GARDEN NEWS

I am no farmer but I have been interested in gardening and have tried a few different things over the years. You would never want to be a houseplant under my care, but planted in the ground, you’d generally do OK. However, recently everything has been neglected.

I had given it a rest in 2019 and just as the planting season was approaching in 2020, there was the pandemic–a clear disincentive to casually walk into Home Depot to buy plants. Two years washed out.

After Becoming rekindled my passion for gardening, I jumped into action and spent two days clearing weeds in my tomato patch. Boy, what a work out! That effort reminded me of several body parts I have. Good thing is, I’ll sleep well tonight.

Thankfully, I got this inspiration a little earlier in the season than my usual “wake up” time. None of the seed pods in the vicious collection of weeds burst open on contact and there was no spraying of the seeds to take hold next season.

I am happy that the barren planter for the tomatoes is ready to go. The fun starts now.

Bare, loose, soil is so pretty, just like an empty canvas ready for you to paint! I found a few earthworms scurrying below soil surface, now that their weed cover was blown. Before they went out of sight, I thanked them for their service in making the soil more arable for the plants I plan to plant.

Panoramic view of the planter from a yesteryear. Goal is to repeat it this year.
The hope is to get tomatoes and bell peppers and more!

I have to admit, gardening is therapeutic. The relentless pulling of weeds lets you ponder the meaning of life. Heck, I’d rather do that than ponder what I am doing.

But, seriously, the past couple of days helped me meditate with my eyes open and discover the limits of strength in my quads, knees, core, and everywhere else, while releasing the bare soil from the clutches of the weeds, all at the same time.

Spring is an uplifting season in any year, and that’s true this year in particular. With vaccines getting deployed and shopping becoming more of a reality, time may be ripe to dream on!

I plan to share garden news from time to time, as things happen.

Any garden stories of your own? Share with me!

In pursuit of more bountiful healthy choices,

P. Venkat Raman

P.S. If you haven’t had a chance to give me feedback regarding the topics that interest you, please do so. Please fill out the interest survey here.

P.P.S. If you have kudos, complaints, or any reaction to any of my emails or articles, please reply and say so. I appreciate knowing about opportunities to improve what I write. Thank you!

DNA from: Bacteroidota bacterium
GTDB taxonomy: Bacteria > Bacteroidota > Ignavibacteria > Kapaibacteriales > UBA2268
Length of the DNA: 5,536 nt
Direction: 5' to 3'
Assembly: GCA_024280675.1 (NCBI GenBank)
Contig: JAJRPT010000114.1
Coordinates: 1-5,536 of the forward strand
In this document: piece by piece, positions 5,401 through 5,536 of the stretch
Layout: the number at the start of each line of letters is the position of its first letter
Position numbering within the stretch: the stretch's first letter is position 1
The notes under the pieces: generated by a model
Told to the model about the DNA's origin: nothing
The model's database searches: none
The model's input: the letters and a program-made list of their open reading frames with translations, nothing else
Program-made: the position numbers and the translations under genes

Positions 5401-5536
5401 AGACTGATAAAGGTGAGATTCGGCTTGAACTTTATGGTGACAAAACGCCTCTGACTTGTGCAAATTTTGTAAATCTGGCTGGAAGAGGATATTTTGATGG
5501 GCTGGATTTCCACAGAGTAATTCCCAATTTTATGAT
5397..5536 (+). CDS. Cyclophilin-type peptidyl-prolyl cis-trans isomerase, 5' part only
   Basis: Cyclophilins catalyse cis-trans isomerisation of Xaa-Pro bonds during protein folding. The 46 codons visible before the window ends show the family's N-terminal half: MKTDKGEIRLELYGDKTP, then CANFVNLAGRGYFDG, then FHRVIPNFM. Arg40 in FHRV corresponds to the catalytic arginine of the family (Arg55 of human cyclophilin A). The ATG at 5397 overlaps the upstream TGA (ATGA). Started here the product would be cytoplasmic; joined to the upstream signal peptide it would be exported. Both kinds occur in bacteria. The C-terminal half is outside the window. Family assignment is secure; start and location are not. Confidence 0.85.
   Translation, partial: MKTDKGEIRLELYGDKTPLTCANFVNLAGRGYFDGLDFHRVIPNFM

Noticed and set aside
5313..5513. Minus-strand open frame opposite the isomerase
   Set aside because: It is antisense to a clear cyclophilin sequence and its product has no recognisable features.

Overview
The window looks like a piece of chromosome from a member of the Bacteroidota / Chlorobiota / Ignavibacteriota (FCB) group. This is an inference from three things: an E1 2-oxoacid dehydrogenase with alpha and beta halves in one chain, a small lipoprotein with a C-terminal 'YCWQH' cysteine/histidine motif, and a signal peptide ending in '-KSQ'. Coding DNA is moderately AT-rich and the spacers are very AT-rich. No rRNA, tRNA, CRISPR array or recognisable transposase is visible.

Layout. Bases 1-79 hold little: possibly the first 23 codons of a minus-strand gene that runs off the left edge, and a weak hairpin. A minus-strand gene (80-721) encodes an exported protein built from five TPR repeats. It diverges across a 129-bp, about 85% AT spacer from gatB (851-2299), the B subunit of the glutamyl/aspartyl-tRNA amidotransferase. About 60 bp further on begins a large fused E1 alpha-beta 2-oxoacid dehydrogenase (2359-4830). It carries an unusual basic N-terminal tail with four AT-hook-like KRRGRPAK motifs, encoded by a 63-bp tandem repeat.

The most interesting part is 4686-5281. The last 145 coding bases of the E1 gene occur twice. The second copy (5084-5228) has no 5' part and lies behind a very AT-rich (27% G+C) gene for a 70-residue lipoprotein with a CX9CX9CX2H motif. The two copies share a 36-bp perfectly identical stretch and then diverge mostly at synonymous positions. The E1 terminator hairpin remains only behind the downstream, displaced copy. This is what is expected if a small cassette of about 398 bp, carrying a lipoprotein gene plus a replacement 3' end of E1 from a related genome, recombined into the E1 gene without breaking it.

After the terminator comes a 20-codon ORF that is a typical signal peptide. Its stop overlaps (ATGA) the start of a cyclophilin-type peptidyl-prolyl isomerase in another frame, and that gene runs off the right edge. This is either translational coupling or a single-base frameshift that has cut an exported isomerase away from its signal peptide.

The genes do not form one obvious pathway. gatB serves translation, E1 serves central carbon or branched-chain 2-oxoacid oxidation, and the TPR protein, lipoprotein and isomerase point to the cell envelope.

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What to do when you suddenly hear demonic sounds as you are driving along

March 3, 2021

Immediately check if you are in Lancaster, California. Why? We’ll get to it shortly.

First, consider this question: What’s common among China, Denmark, Hungary, Indonesia, Japan, Netherlands, South Korea, and United States?

The answer: They have all built special roads that make music. That’s right, music that you can enjoy as you drive on them. At least when you are not driving in Lancaster.

Specific technologies vary, but they all use a way to make the tires of your auto make sounds much like what happens when you drift over rumble strips that wake you up on highways. By controlling the spacing between cuts or other devices of disturbance, the sounds emanated can be controlled to make music.

Denmark seems to have pioneered this idea way back in 1995. Other countries have followed suit.

A common theme among these installations is that local residents near such musical roads are driven nuts by all that sound and cause these to be paved over or moved.

Japan seems to have found the key to making it work, installing permanent fixtures of this kind on multiple roads. There were as many as 30 musical motorways as of 2016. Apparently, their innovation even extends to providing polyphonic music that provides for melody and harmony parts to be played by the right side and left side wheels as you drive over them.

Then we come to Lancaster, California, where a curious turn of events hijacked a project of this kind. While Japan is a shining example of multiple roads of music, a Japanese Car Company, Honda, faced a different fortune. It had sponsored a marketing project to create the William Tell Overture on a Lancaster road.